by Amy F. Sahler, Director of Fiduciary Services
One of the most important decisions in creating an estate plan is choosing a trustee – either an independent professional or an individual to perform the critical role of managing your trust assets and implementing your wishes. A trustee should have your best interests at heart and the experience to carry out the goals and objectives set forth in your trust.
Typically, trustees are divided into two categories:
- Independent professional trustees – a professional trustee such as Boston Fiduciary Services, LLC, an independent trust company, or a bank trust department.
- Individual trustees – loved ones such as a spouse, relative, or close friend, and trusted advisors, i.e. a financial advisor, attorney or accountant.
Each choice has certain advantages, however the common characteristics all trustees should posses include good judgement, integrity, and professional competence.
Fiduciary duty, legal authority, responsible management of trust assets, and trustworthiness are cornerstones required of a trustee. Selecting a trustee with specialized knowledge and experience is essential for the proper execution of your estate plan and to the preservation and transition of wealth from one generation to the next, due to the often complex nature of acting in this capacity.
The merits of an individual trustee or trusted advisor stem from that person’s intimate knowledge of your family, and a friend or family member may charge little or no fee. Unfortunately, he or she may not be capable of competently managing and monitoring the investment of trust assets or administering the trust. A financial advisor, attorney or accountant may also have substantial knowledge about you, your beneficiaries and your goals and objectives, but not the legal and financial experience necessary to fulfill the role of trustee. If selecting a spouse, relative or close friend as a trustee, a significant burden may be placed on that person due to the time demands required to perform the duties, particularly if the beneficiaries may be contentious. Retirement, a serious illness or death of an individual trustee often requires a successor trustee, a situation which is avoided with an independent professional trustee.
Independent professional trustees provide the strength or resources and expertise to ensure that trust assets are invested wisely, and provide the following benefits:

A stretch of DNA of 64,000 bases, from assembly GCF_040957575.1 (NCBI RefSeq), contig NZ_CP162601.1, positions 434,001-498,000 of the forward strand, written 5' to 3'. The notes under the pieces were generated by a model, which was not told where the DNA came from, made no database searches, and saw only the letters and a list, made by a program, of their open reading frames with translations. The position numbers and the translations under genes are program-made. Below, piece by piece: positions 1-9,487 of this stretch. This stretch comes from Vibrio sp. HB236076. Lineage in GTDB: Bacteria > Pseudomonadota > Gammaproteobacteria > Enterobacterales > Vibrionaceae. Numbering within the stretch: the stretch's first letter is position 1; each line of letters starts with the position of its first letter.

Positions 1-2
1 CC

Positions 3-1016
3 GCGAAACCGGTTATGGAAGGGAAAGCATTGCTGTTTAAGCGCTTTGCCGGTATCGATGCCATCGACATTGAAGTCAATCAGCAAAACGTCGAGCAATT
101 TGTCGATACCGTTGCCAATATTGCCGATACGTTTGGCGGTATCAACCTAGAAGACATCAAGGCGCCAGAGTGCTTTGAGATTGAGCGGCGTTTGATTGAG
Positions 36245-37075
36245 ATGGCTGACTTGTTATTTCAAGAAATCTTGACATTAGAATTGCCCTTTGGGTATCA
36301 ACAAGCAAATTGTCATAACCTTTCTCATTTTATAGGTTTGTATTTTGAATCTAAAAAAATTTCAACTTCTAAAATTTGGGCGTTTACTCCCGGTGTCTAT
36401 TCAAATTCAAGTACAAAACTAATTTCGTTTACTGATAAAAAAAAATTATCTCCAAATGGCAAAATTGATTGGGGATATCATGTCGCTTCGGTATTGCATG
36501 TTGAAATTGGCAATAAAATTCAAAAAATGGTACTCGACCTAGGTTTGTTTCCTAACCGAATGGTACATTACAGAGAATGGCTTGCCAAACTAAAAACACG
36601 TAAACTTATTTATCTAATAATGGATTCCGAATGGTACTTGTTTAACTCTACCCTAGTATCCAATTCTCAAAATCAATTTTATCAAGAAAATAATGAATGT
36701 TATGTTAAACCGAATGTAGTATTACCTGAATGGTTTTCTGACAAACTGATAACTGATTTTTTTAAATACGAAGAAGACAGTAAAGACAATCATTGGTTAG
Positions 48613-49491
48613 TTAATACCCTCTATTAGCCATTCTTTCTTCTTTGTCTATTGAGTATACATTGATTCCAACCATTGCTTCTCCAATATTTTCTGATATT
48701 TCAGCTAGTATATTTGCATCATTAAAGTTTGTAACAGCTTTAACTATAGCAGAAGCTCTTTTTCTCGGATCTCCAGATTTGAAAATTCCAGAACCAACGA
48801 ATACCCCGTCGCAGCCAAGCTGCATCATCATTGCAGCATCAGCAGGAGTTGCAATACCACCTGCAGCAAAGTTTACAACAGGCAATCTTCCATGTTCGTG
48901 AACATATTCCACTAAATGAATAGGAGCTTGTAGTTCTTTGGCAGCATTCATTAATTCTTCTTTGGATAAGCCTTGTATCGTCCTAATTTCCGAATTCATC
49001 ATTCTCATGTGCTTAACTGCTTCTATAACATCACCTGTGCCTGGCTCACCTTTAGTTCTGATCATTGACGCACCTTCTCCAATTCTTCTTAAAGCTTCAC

- Experience and knowledge – based on years of specializing in trust administration and other fiduciary duties.
- Impartiality and objectivity – dedicated to discharging the terms of a trust by making decisions that are both impartial and objective.
- Continuity and permanence – the ability to serve you and your beneficiaries across multiple generations over the long-term.
The role of a trustee may bring complexity and potential liability and, therefore, both factors need to be weighed when selecting a trustee. A qualified trustee will have specialized knowledge, experience and the time to efficiently and professionally manage your trust.
Often the most practical and satisfying solution is to appoint co-trustees, one being an individual who knows you, your family, and your values, and the other being an independent professional trustee that provides financial expertise and the knowledge to properly administer your trust assets.
Selecting a trustee requires careful thought and consideration. Boston Fiduciary Services, LLC, a wholly owned subsidiary or Boston Financial Management, Inc. serves a a professional independent trustee, often with a family member or other individual. We would welcome the opportunity to speak with you about the benefits of naming an independent professional trustee.
To learn more, please call Amy F. Sahler, Director of Fiduciary Services, at 617-338-8108.
Important: This article does not contain any legal or tax advice. You should always consult with your attorney, accountant or other professional advisors before changing or implementing any tax, investment or estate planning strategy.